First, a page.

How We Decide
Since Plato, philosophers have described the decision-making process as either rational or emotional: we carefully deliberate, or we “blink” and go with our gut. But as scientists break open the mind’s black box with the latest tools of neuroscience, they’re discovering that...more
More lists with this book...
This is why Goodreads needs to separate itself from Amazon, and why Amazon sucks: http://www.amazon.com/How-We-Decide-J...
An average of four stars, the "most helpful negative review" is three stars, and the main page and 'negative review' doesn't mentions Lehrer's little plagiarism problem or the fact that the publisher recalled the book--they actually offered refunds. This is why I don't bother with Amazon reviews, and this is why GR will go the way of the dodo.
I'm really glad now that I didn't miss it. Most of the science books I choose to read are interesting but very few are also what I would call “entertaining”. This book was. As other reviewers have mentioned I too am leery when I start to read a book that immediately launches into a case study, because this can sometim...more
and plain old plagiarism...
I'm not a journalist; honestly, I have trouble understanding the ethical dilemmas of "self-plagiarism." Yes, I understand that one should cite oneself, but I can also understand why this would fail to occur to an author.
Making up quotes from Bob Dylan?
Taking quotes from Wikipedia and pretending that they were interviews?
What makes one decide to do that?
Things I learned:
People need to use both rational thought and emotion to make the best decisions.
We need to make our own mistakes because that is how our brains get rewired not to do it again. Emotions turn mistakes into educational events and then use those lessons unconsciously.
We get cranky when we're hungry and tired because the prefrontal cortex is the...more
In my recent review of The Grand Design I went on about my love of science, particularly of physics. I’ll be honest: although biology is really, really cool, I also find it kind of gross. It’s full of squishy stuff, and it was my least favourite of th...more
You know, in this type of book it seems there has to be an American Football story, a plane crash or two or maybe ev...more
The brain is our defining organ, giving us not only self-awareness, but also the ability to wonder about ourselves, our world, and our own mortality. It is, nevertheless, a mystery why brains work better than others---why some of us make consistently good decisions, and others never seem to learn from their mistakes.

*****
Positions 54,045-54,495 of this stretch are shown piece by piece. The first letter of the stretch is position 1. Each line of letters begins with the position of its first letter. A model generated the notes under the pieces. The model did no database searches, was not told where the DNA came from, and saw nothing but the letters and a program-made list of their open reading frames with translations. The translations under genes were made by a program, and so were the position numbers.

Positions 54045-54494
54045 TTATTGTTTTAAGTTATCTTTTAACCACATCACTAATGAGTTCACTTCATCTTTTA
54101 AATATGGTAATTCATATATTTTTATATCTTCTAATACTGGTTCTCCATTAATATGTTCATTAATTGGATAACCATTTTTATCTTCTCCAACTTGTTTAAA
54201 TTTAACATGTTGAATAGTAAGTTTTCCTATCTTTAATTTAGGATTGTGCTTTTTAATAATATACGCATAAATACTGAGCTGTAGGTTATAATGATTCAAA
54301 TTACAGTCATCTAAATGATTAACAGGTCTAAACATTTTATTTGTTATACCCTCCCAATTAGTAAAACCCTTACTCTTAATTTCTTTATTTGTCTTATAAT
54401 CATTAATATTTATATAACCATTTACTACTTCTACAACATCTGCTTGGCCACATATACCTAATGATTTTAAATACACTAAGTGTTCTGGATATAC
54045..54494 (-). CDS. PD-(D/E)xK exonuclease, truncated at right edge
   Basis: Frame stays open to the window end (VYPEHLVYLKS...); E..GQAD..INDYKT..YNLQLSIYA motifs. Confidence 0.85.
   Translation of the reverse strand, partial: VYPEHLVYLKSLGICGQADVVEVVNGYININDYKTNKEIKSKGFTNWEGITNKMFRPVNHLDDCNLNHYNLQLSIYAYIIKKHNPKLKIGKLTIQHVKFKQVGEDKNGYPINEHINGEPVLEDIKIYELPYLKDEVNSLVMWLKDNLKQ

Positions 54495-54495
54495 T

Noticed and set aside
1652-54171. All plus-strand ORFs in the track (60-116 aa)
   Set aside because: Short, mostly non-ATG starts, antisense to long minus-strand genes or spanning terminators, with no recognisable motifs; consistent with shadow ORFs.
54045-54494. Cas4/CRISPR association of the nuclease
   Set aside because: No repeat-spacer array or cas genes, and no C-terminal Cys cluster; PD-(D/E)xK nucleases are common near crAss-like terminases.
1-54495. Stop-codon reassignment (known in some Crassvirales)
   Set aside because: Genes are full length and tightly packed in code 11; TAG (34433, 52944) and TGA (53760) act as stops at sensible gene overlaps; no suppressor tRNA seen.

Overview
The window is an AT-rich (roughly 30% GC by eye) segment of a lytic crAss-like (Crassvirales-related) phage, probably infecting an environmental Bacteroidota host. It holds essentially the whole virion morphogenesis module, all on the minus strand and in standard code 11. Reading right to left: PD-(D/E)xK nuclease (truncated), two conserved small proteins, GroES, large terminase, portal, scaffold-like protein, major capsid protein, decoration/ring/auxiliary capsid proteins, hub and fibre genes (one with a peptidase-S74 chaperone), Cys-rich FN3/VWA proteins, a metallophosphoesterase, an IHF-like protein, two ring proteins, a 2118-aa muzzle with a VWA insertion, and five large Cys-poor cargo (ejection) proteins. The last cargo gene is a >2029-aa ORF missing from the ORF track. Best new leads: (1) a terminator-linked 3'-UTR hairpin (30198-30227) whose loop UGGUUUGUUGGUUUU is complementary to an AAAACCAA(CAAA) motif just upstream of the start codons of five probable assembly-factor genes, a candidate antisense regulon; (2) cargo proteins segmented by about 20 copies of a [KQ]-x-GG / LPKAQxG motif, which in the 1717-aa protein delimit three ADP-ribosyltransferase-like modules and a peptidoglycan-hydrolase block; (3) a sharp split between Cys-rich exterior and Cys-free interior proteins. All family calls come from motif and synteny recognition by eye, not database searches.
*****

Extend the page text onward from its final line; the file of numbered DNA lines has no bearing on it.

In How We Decide, author Jonah Lehrer explores our current understanding of the human mind. In well-crafted and engaging prose, he draws on examples from professional football player...more
Something strikes me as odd. Before reaching the end of the two paragraph opening page, I find myself flipping to the author photo on the b...more
With Blink, The Tipping Point, and Outliers, Malcolm Gladwell has cornered the market on popular studies of human behavior. But Jonah Lehrer's How We Decide holds its own with Gladwell, Stephen Pinker, Daniel Dennett, and the host of science writers increasingly focused on the complexities of the human brain. "There isn't any spectacular revelation, unique viewpoint or knockout final summation," noted the San Francisco Chronicle, and the Washington Post felt that Lehrer "does little to integrate...more
In “How we Decide” Lehrer puts our decision-making skills under the microscope – kind of like the thinking-person’s self-help manual, promising not only to explain how we decide, but also to help us do it better.
This is not exactly uncharted terrain. Malcolm Gladwel...more
In addition to presenting conclusions based on psychological studies, Lehrer uses information we have gained from studying the brain to build a description of how decision...more
My journey into the world of the Grey Matter started with Malcolm Gladwell’s Blink and then moved into Freewill by Sam Harris, The Power of Habit by Charles Duhigg, Predictably Irrational by Dan Airely, Quiet by Susan Cain, Incognito by David Eagleman and Emotional Intelligence by Travis Bradberry. And when I thought I knew a little bit, in comes 27 year old Author - Jonah Lehrer with his Mind-Boggling Contribution to the world of Neuros...more
One of the things I found most fascinating is that people make rational decisions when they don't have very much information an...more
While that part has gotten repetitive for me, the author does come to some feasi...more